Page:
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Dr. Soheila Karimi

Dr. Soheila Karimi

Soheila Karimi

Named among Canada’s Top 100 Most Powerful Women in 2020

December 1, 2020 — 

2020 Women’s Top 100 winner Dr. Soheila Karimi is a professor in the department of physiology and pathophysiology and a senior scientist in the Regenerative Medicine Program at the Max Rady College of Medicine, as well as a scientist with the Children’s Hospital Research Institute of Manitoba.

Karimi is an internationally recognized leader in neural regeneration and stem cell research who has brought prestige and innovation to Canada and Manitoba. Her expertise is unique as she contributes to both basic and applied translational discoveries. Her program has focused on therapeutic development for spinal cord injury and multiple sclerosis, aiming to improve the quality of life of individuals affected by these debilitating conditions. Her pioneering work in the development of cellular therapies has been a landmark in the field, provided an original reference that neural stem cells can be used therapeutically to repair the damaged spinal cord and improve recovery in experimental models. Importantly, concepts and technologies developed by Karimi have contributed to the launch of current stem cell clinical trials for individuals with spinal cord injuries. Her research on multiple sclerosis has also discovered new treatment targets and potential disease markers.

“It is inspiring and extremely rewarding to know that my passion for discovery and science may make a difference in people’s lives. This has empowered me to push myself out of my comfort zone and because of that I have become a better scientist, educator, mother and human being,” she says.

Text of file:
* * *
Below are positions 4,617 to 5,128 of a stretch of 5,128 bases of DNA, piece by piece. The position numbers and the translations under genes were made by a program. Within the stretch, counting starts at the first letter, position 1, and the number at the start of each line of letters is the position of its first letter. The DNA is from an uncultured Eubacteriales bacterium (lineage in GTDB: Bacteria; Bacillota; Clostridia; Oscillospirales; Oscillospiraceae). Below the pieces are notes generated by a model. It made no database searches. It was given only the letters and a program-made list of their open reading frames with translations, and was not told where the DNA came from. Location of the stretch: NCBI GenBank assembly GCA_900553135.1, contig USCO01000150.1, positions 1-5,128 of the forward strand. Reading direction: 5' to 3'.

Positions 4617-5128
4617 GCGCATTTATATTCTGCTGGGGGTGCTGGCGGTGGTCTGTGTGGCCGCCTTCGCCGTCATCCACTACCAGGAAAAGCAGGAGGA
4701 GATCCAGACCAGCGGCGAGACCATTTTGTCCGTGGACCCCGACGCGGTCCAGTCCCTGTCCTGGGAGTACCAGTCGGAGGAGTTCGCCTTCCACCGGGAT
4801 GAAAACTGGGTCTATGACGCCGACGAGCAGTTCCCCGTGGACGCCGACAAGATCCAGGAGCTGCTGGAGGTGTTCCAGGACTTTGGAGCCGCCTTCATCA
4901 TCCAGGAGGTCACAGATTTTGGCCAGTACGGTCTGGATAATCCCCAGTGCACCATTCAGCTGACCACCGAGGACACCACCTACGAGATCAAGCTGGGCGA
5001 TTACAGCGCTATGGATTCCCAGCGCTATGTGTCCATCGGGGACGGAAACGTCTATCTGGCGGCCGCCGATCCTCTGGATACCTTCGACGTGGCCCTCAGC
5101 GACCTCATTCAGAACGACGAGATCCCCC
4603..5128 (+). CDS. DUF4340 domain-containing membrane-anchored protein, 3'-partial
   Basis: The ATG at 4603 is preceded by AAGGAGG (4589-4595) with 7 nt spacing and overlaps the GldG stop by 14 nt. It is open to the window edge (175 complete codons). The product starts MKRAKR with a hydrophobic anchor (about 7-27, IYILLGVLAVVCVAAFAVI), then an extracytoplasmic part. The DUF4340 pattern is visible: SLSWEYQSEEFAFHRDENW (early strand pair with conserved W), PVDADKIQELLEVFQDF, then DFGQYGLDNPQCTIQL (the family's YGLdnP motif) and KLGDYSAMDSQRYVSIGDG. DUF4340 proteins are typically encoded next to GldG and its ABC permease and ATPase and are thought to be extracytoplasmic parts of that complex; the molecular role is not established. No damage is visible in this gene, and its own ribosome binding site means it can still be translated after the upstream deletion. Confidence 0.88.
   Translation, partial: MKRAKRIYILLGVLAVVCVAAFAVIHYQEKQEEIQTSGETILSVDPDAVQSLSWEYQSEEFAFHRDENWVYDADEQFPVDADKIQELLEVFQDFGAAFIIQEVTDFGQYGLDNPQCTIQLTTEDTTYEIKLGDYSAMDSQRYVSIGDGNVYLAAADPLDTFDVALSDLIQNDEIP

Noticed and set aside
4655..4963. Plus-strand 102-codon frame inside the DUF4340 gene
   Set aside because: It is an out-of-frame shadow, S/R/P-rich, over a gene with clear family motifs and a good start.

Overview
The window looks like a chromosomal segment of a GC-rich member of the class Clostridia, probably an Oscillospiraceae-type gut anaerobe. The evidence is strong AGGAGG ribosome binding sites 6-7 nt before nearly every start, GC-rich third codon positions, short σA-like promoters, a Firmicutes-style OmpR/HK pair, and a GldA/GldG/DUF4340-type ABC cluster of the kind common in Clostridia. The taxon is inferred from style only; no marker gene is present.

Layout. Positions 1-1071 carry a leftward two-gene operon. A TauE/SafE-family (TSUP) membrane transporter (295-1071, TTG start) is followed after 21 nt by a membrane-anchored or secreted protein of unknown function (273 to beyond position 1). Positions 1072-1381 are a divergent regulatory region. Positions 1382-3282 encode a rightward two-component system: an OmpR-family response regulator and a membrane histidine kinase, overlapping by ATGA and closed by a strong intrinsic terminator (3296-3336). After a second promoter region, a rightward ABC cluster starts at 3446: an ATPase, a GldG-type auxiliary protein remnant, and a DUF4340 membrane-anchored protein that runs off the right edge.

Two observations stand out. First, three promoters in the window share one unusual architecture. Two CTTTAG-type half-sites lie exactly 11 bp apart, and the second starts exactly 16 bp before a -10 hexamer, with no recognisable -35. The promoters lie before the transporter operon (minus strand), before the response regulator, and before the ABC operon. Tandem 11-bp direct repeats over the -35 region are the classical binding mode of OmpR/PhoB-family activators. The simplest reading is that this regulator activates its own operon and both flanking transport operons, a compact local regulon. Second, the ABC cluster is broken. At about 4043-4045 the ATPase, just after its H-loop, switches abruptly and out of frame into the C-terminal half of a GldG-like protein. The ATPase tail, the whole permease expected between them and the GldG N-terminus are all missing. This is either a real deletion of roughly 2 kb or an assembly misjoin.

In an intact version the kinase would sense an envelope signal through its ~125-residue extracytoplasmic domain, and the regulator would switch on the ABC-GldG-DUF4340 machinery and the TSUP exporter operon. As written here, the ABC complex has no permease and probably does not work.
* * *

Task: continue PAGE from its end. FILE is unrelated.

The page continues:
She is an exemplary scientist and educator who has prioritized the advancement of women in neuroscience and translational research, working hard to pave the way for other female scientists to enter this field. She has taken a hands-on approach for the mentorship of young women to meet their individual needs and to succeed, particularly students from developing countries. This passion stems from her own experiences as an international student coming to Canada with the dream of becoming a neuroscientist. She has now established an internationally recognized program that provides mentorship and cutting-edge biomedical technologies for training the next generation of Canadian neuroscientists. Her mentorship approach has been successful, as trainees in her program have received coveted awards and recognition and have ultimately achieved their goals. 

In addition to advancing science and technologies in Canada, Karimi has also holds prominent national and international leadership roles in her field. She is an elected member to the Board of Directors of the Canadian Association of Neuroscience, which advocates for neuroscience research and makes recommendation to the Canadian Government on research policies and funding. She sits on the Scientific Advisory Board of the International Neurotrauma Society and has participated in forming the Inaugural Executive Committee of the International Women in Multiple Sclerosis that advocates for a supportive environment for women working in the field of multiple sclerosis world-wide.


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